- Feb 26, 2004--- In firstname.lastname@example.org, "wvdog61" <wvdog61@7...> wrote:
> I just came home from seeing the Passion and I swear that ifsomeone
> in the mainstream ever looks at me and accuses Gnostic writings ofSorry to hear about your experience, Rodney. I can't say, "I told
> being imaginative or inventive I'll *throw* this movie at them.
you so," but I'll let Cari speak for herself. ;-)
Seriously, however, since you're still "involved" with a somewhat
conventional church setting (no matter how liberal you may find it at
times), you can surely see that from *their* perspective, Gnostic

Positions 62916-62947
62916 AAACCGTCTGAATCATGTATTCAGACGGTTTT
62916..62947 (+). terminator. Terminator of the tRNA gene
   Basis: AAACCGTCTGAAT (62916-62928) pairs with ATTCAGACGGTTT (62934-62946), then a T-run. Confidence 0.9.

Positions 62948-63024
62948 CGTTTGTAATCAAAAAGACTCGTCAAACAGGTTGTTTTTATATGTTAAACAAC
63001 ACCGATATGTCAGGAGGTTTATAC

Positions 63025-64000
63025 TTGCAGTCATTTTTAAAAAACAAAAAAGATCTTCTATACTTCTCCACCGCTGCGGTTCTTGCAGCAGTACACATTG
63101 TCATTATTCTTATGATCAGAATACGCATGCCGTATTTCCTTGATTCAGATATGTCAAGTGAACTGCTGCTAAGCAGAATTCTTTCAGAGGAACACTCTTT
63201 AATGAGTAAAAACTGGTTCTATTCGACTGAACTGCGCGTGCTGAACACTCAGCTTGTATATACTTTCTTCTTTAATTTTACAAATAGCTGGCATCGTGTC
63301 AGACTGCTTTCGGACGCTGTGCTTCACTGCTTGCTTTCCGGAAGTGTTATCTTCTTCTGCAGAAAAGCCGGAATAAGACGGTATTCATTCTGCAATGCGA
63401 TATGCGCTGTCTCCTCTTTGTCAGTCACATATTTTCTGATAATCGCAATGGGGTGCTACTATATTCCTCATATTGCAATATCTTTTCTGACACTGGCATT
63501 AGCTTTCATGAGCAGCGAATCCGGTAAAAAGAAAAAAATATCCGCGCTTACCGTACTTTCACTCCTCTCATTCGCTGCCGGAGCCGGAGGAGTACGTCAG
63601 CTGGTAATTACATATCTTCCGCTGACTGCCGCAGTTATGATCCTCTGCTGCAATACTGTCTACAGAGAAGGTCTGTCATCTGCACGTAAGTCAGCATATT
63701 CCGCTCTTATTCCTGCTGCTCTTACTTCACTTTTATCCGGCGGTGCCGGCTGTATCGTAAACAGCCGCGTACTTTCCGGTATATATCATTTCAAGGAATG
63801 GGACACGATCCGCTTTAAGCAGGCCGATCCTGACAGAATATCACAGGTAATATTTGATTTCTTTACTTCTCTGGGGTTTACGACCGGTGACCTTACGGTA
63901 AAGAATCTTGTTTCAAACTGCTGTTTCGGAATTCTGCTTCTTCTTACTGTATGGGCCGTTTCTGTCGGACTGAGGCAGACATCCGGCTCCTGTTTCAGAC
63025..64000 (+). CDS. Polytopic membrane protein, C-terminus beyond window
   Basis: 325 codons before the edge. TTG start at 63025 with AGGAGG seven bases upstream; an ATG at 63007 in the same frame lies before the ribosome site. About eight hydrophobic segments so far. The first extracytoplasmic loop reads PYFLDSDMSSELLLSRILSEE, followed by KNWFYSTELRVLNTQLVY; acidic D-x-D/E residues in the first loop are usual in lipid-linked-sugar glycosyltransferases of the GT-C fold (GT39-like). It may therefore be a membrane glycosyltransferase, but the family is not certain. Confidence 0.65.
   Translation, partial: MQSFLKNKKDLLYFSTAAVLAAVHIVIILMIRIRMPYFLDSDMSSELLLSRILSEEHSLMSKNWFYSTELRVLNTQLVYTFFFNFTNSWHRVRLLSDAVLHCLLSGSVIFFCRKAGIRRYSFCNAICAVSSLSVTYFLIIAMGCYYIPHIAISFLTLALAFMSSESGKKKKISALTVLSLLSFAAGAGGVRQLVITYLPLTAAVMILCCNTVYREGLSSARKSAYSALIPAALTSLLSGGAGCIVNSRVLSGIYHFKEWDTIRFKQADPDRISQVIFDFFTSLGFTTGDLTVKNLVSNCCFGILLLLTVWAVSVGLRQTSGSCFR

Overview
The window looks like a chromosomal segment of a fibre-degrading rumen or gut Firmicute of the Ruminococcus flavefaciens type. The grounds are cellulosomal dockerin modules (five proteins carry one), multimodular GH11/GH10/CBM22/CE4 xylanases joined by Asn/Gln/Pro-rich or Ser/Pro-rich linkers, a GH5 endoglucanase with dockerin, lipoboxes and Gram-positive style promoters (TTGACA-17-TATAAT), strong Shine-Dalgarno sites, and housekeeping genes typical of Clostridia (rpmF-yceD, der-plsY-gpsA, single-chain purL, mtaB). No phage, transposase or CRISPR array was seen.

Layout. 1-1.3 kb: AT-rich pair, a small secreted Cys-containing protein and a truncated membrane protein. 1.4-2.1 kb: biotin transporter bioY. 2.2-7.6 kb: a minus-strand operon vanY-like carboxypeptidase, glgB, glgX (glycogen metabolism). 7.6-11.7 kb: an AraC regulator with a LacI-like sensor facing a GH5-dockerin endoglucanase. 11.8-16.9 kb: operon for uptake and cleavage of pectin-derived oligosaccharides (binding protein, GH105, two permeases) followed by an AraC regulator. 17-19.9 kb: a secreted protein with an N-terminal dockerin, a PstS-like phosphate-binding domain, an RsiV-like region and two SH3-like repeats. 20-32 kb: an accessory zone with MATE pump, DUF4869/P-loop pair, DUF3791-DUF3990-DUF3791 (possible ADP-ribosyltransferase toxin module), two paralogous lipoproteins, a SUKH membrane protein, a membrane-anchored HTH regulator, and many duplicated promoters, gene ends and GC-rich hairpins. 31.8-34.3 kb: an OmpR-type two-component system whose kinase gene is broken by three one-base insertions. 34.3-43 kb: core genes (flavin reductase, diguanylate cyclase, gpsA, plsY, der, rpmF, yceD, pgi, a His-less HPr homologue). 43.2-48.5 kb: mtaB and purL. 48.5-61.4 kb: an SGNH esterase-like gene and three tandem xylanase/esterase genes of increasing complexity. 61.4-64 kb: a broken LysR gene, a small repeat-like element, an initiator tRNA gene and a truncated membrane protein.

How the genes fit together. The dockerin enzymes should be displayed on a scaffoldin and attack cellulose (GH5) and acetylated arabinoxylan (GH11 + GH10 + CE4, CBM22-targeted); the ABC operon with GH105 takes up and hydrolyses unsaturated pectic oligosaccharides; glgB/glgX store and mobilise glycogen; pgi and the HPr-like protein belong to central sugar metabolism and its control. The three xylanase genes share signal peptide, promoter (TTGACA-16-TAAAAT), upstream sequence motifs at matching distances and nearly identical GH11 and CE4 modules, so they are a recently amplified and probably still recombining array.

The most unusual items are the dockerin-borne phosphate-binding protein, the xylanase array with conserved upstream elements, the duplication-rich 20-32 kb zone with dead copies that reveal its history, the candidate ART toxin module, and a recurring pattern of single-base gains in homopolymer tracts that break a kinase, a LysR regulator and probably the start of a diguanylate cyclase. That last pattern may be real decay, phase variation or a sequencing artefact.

texts *are* inventive at best, and downright wicked at worst. This
is sort of what I was hinting at in previous discussions about
Even though we may no longer relate personally to an orthodox
understanding--or simply "not" relate to it if we didn't come from
that background to begin with--I should think that most of us can
certainly understand how it meets the needs of so many people.
However, until *they* have begun to cross that threshold to the
impersonal, intangible, ineffably Infinite Divinity, they will remain
incapable of understanding how their limited concepts no longer serve
us. Just as "sin" no longer holds the same meaning for
Gnostics, "redemption" also takes on a new face--so to speak;
possibly face-less, even, but doubtfully as blood-covered a spectacle
as what you witnessed last night.
- << Previous post in topic Next post in topic >>